What’s causing my headaches?
I used to think red wine gave me headaches and blamed sulphites. When we started making our own wines at Steveston Winemakers, I stopped getting headaches. But then I learned more about it and concluded it couldn’t have been the sulphites. It still remains a mystery to me why I used to get headaches from commercial wines and I don’t anymore.
Could it be sulphites?
In winemaking, the most common sulphites are sulphur dioxide (SO2) and potassium meta-bisulphite. Sulphites, which are produced by many organisms, are naturally found in grapes, oranges and hens’ eggs. They’re also produced by our own bodies at a rate of about 1 gram a day. They’re a naturally occurring by-product of the fermentation of grape sugars by yeasts so all wine contains sulphites.
Because sulphites have antioxidant and antimicrobial properties, they’re used to preserve foods. For example, dried fruit, fresh vegetables, fruit juice, potato chips and shrimp. Just-picked grapes sometimes need them to help prevent wild yeast strains and other bacteria from taking control.
In craft winemaking, we’ll add a little just prior to bottling so bacteria or residual yeasts are killed off. To learn more, check out our video on Starting Fermentation.
Are you sensitive to sulphites?
About 1% of the population has a sensitivity to sulphites, which results in respiratory problems. For asthmatics, the reactions occur when sulphites are near the maximum allowable levels of over 300mg per litre. To test your sensitivity, eat 5 dried apricots so you can see what happens. This is a good test because it will have the equivalent amount of sulphites as 3 – 5 glasses of red wine.
White wines and sweet wines have more sulphites than red wines. Red wines have more tannins which act as natural antioxidants which perform a similar role to sulphites. Nature produces less sulphites in red wines because of this.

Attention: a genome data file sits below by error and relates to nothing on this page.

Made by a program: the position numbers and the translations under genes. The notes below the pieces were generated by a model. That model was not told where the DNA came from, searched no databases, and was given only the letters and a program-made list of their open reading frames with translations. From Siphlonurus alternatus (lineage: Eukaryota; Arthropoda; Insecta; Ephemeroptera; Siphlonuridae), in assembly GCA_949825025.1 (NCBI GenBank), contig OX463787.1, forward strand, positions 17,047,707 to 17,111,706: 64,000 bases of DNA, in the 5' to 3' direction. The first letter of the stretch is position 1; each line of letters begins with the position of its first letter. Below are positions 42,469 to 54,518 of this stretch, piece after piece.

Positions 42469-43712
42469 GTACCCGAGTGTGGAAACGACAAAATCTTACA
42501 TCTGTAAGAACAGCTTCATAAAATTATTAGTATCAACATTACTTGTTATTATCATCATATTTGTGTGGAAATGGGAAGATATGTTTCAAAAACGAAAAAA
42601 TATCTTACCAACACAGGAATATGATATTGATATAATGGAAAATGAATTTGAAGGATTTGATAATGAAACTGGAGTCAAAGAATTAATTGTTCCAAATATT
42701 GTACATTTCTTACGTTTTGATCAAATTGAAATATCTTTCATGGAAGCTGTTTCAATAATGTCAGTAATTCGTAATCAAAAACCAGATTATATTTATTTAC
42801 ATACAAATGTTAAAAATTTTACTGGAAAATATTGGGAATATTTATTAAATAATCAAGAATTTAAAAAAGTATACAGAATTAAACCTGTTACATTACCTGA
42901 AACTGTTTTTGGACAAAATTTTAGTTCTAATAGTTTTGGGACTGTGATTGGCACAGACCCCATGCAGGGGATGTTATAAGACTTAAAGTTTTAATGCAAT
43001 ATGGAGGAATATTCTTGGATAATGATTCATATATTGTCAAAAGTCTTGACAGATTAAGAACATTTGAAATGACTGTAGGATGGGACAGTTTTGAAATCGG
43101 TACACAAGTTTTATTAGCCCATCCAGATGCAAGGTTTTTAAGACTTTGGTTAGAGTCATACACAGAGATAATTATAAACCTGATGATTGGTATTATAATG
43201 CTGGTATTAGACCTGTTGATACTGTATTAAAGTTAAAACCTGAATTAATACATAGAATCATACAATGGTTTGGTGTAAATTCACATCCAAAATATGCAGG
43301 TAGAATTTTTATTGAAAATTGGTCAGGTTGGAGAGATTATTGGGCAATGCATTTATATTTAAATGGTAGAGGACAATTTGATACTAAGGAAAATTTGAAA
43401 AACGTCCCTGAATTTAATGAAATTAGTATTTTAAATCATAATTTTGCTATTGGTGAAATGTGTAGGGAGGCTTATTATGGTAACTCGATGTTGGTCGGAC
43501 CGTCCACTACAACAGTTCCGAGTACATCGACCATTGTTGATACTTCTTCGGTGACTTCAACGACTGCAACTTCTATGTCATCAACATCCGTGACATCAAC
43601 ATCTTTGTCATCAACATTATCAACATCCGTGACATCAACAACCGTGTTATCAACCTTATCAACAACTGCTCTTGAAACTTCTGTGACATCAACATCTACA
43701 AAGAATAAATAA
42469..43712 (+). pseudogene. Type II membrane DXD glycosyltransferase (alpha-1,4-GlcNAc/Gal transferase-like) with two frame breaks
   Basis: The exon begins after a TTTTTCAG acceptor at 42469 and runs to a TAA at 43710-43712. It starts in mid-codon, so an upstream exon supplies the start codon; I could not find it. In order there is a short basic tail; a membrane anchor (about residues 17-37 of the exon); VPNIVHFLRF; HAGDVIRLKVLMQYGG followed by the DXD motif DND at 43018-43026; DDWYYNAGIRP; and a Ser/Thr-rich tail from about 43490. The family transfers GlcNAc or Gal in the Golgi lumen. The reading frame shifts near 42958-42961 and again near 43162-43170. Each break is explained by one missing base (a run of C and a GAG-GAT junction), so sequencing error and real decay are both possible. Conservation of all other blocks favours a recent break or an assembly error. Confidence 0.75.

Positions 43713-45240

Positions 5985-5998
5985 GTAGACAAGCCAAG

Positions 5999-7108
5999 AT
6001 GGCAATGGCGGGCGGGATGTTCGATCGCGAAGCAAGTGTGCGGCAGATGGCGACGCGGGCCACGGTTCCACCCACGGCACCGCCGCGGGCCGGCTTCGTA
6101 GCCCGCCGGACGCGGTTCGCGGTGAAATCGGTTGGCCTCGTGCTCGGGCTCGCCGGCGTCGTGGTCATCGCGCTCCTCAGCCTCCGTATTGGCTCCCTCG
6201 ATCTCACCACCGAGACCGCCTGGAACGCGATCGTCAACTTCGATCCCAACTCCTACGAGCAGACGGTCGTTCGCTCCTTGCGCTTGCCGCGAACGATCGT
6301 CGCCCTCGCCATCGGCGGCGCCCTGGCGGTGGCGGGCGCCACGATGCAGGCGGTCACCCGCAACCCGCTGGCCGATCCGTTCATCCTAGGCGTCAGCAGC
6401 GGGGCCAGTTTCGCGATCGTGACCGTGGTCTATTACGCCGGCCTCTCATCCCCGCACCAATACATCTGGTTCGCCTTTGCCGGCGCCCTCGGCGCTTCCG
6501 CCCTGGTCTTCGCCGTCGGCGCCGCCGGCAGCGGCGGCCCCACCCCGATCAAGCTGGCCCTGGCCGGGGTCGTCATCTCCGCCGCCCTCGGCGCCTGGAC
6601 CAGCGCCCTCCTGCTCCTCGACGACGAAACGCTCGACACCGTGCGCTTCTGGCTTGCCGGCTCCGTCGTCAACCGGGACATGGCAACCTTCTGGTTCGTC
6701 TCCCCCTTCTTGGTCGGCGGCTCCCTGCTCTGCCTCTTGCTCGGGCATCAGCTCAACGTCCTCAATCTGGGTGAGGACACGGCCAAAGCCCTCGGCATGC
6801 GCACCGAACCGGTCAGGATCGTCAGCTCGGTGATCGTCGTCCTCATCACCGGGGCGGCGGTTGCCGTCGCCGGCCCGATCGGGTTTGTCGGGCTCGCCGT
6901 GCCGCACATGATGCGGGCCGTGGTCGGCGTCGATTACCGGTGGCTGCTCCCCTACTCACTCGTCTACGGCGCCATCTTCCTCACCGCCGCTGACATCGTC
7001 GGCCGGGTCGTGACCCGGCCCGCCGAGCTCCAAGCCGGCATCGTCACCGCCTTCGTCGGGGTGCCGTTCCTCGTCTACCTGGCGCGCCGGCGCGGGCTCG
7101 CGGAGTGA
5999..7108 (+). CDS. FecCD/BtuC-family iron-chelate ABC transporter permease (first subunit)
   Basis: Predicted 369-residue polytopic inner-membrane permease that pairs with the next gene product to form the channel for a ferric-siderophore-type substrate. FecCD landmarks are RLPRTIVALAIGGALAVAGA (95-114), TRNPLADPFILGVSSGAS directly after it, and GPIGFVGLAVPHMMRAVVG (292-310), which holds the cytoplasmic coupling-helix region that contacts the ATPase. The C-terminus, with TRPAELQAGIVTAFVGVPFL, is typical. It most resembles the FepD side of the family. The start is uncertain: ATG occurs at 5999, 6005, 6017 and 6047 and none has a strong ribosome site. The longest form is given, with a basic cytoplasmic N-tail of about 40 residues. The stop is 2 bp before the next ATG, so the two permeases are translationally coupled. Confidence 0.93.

Is it Histamines?
I know people who’ve said they get headaches after drinking red wine so the cause may be histamines. Histamines are one in a group of nitrogen-based compounds which are called amines. People who suffer from histamine intolerance lack certain enzymes that help the body metabolize them so they can be susceptible. Histamines are found at high levels in aged cheese, foods that contain yeast, red wines, sauerkraut, spinach and also tomatoes.
If you get headaches from these foods, then histamines may be the cause.
Could it be Tyramine?
Another potential cause is tyramine which is an amino acid that helps regulate blood pressure. It occurs naturally in the body, and it’s also found in certain foods. For example, beer on tap or home-brew, soy products and strong or aged cheeses. It’s also found in broad or fava beans, fish, sausage, salami and some overripe fruits,
If you get headaches from these foods, then tyramine may be the cause.
Is it Tannins?
The final potential culprit could be tannins which are found in the skins and seeds of grapes and oak barrels. White wines to not spend time with their skins during the winemaking process but red wines do. Tannins cause the body to release serotonin which dilates and constricts blood vessels in the brain. Foods that are high in tannins include black tea and dark chocolate.
If you get headaches from these foods, then tannins may be the cause.
I may never know what was causing my headaches after drinking red wine but I’m glad it doesn’t happen anymore. Maybe it’s because craft wines tend to have less sulphites in them. Some commercial wines need more if they are designed to be aged for many years. Wikipedia has more information on what’s causing my headaches.
Here’s some tips that might help you: First and foremost, drink in moderation. Also, if you consume an equal amount of water and wine (in separate glasses, of course) it can help. Finally, enjoy your wine with food because it elevates the experience.
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